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Legal Capsule by SAMVĀD: PARTNERS

A Brief Update on the ASCI’s Guidelines for Advertising of Virtual Digital Assets in India

The Advertising Standards Council of India (“ASCI”), the advertising industry’s self-governing body recently issued ‘Guidelines for the advertising of Virtual Digital Assets and linked services’ (“Guidelines”), a first of their kind in India. The Guidelines came into effect on April 1, 2022 and are applicable to all new advertisements on virtual digital assets released or published after this date. Additionally, existing advertisements on virtual digital assets (advertisements made earlier than April 1, 2022) have to be made compliant with the Guidelines by April 15, 2022.

While the ASCI is a self-governing body and these Guidelines are not binding, several major players in the industry have voluntarily become members of the ASCI and so these Guidelines have the potential to become the most broadly accepted standards with regard to advertising of virtual digital assets in India.

Virtual digital assets (“VDAs”) have been defined in the Guidelines as, “any information or code or number or token (not being Indian currency or foreign currency), generated through cryptographic means or otherwise, by whatever name called, providing a digital representation of value exchanged with or without consideration, with the promise or representation of having inherent value, or functions as a store of value or a unit of account including its use in any financial transaction or investment, but not limited to investment scheme, and can be transferred, stored or traded electronically”. The Guidelines further clarify that VDAs also include what are commonly referred to as crypto products or non-fungible tokens (NFTs).

Until these Guidelines were issued, the ASCI’s general ‘Code for Self-Regulation of Advertising Content in India’ as well as the Consumer Protection Act, 2019 were largely relied on by advertisers of VDAs to fill the lack of regulation in this area. One reason for formulation of the Guidelines was the flak faced by the industry regarding the misleading nature of existing advertisements for VDAs. For instance, the advertisement run by Bitbns, a crypto exchange, guaranteed a 4x increase in returns on its Bitcoin fixed deposit vis-à-vis returns availed on bank deposits, and the advertisement by CoinDCX, another leading crypto exchange in India, included terms such as ‘simple’ and ‘safe’, while also running a contradictory disclaimer to the effect that cryptocurrencies are unregulated and not legal tender in India. 

Some of the important standards set by the Guidelines in relation to the advertising of VDAs are:

·         All ads for VDAs, whether in print, video or audio formats (including social media posts) would have to carry a disclaimer that “Crypto products and NFTs are unregulated and can be highly risky. There may be no regulatory recourse for any loss from such transactions.” The Guidelines stipulate certain conditions regarding the placement of this disclaimer for each format. In addition to these stipulations, the disclaimers must meet the minimum requirements as set out in the ASCI’s general guidelines for disclaimers, i.e., disclaimers may be clarificatory in nature but should not contradict the claim made in the advertisement, disclaimers should not conceal material information resulting in the advertisement being deceptive in nature with regard to its commercial intent, disclaimers should not correct or qualify a misleading claim made in an ad, and disclaimers should adhere to certain placement and format requirements set out in the disclaimer guidelines.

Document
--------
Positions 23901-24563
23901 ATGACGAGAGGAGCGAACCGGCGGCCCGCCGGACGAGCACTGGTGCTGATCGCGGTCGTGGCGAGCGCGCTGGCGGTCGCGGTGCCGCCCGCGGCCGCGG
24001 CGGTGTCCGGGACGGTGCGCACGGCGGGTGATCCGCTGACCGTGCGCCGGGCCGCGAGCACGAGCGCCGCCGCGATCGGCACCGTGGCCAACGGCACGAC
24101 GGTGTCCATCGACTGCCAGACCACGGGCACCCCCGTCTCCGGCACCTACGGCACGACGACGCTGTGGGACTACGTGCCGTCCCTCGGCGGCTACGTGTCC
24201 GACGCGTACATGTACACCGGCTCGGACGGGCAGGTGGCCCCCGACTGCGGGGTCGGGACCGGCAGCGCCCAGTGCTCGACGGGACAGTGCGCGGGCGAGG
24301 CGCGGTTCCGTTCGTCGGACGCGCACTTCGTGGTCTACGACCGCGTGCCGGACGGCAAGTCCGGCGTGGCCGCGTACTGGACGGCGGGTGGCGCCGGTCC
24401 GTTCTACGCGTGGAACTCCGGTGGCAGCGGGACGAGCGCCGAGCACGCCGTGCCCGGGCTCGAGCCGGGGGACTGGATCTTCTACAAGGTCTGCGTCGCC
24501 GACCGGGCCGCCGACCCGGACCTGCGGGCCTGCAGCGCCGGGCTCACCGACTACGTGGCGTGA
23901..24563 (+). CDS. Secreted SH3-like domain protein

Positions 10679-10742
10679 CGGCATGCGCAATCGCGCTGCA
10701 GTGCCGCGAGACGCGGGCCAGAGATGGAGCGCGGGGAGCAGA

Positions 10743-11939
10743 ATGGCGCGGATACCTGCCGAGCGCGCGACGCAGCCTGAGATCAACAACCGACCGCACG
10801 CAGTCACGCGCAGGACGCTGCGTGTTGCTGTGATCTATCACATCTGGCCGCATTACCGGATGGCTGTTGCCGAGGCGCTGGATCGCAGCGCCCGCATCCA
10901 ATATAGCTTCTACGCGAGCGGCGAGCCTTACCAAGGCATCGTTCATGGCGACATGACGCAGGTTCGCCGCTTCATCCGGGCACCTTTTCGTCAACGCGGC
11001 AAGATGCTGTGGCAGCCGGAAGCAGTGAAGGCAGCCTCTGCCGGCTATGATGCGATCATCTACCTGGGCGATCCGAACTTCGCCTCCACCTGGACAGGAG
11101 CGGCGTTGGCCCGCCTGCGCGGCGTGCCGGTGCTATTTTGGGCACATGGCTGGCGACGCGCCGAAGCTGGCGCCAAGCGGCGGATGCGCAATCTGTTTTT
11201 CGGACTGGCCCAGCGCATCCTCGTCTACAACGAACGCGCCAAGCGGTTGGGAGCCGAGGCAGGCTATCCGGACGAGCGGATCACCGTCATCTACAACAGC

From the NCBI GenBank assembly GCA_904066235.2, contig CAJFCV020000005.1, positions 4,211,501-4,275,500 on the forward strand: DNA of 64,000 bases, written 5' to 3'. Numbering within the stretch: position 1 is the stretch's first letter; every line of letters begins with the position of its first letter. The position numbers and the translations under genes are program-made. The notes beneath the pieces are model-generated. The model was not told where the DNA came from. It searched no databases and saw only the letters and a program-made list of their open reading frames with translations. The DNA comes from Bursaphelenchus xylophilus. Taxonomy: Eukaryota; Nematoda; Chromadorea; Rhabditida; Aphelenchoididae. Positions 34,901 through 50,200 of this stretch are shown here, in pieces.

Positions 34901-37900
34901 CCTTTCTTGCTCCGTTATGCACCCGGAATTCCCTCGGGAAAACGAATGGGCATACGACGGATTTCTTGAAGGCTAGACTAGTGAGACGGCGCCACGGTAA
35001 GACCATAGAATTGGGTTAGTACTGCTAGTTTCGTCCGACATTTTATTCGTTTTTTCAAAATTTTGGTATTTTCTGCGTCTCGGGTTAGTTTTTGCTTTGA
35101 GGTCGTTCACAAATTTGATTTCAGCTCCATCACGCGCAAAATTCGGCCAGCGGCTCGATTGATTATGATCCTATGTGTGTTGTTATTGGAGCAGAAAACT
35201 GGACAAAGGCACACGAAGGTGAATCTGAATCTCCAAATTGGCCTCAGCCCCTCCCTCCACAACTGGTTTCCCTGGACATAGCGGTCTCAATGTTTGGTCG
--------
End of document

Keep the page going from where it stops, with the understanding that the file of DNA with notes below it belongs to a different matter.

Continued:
·         The disclaimer must be in the dominant language of the ad, and words such as ‘currency’, ‘securities’, ‘custodian’ and ‘depositories’ should not be used while advertising VDA products or services.

·         Ads should not contain information that is contrary to information or warnings that may be provided to customers on VDAs by regulated entities from time to time.

·         Ads should provide accurate information regarding cost/profitability of VDAs and their performance, and should not contain any guarantees regarding future profits, or give any indication that VDAs may be considered solutions to money, personality or other problems.

·         Returns of less than 12 (twelve) months shall not be relied on to advertise the past performance of VDA products.

·         VDA ads should not show minors trading or otherwise discussing such products, and celebrities involved in such ads should not make statements that are misleading to customers.

·         The ads should not compare VDAs to any regulated asset class so as to create the impression that VDAs are regulated assets.

·         VDA ads should not downplay the risks associated with trading in VDAs.

·         Details of the advertiser should be clearly provided in the ads.

Due to the fact that VDAs are relatively new products and are still evolving, and since the market for VDAs is currently unregulated, the risk of trading in these products is high. Given that, these Guidelines are a much-needed step in regulating information disseminated to potential consumers regarding VDAs. It would advisable for companies dealing with, and advertising VDAs to integrate these Guidelines into their advertising framework and marketing strategies, while they wait and watch how the VDA regulatory landscape evolves.  

This update was prepared by Neela Badami (Partner, Samvad Partners), Vishnu Y. Kale (Senior Associate, Samvad Partners) and Sushma Sosha Philip (Associate, Samvad Partners).


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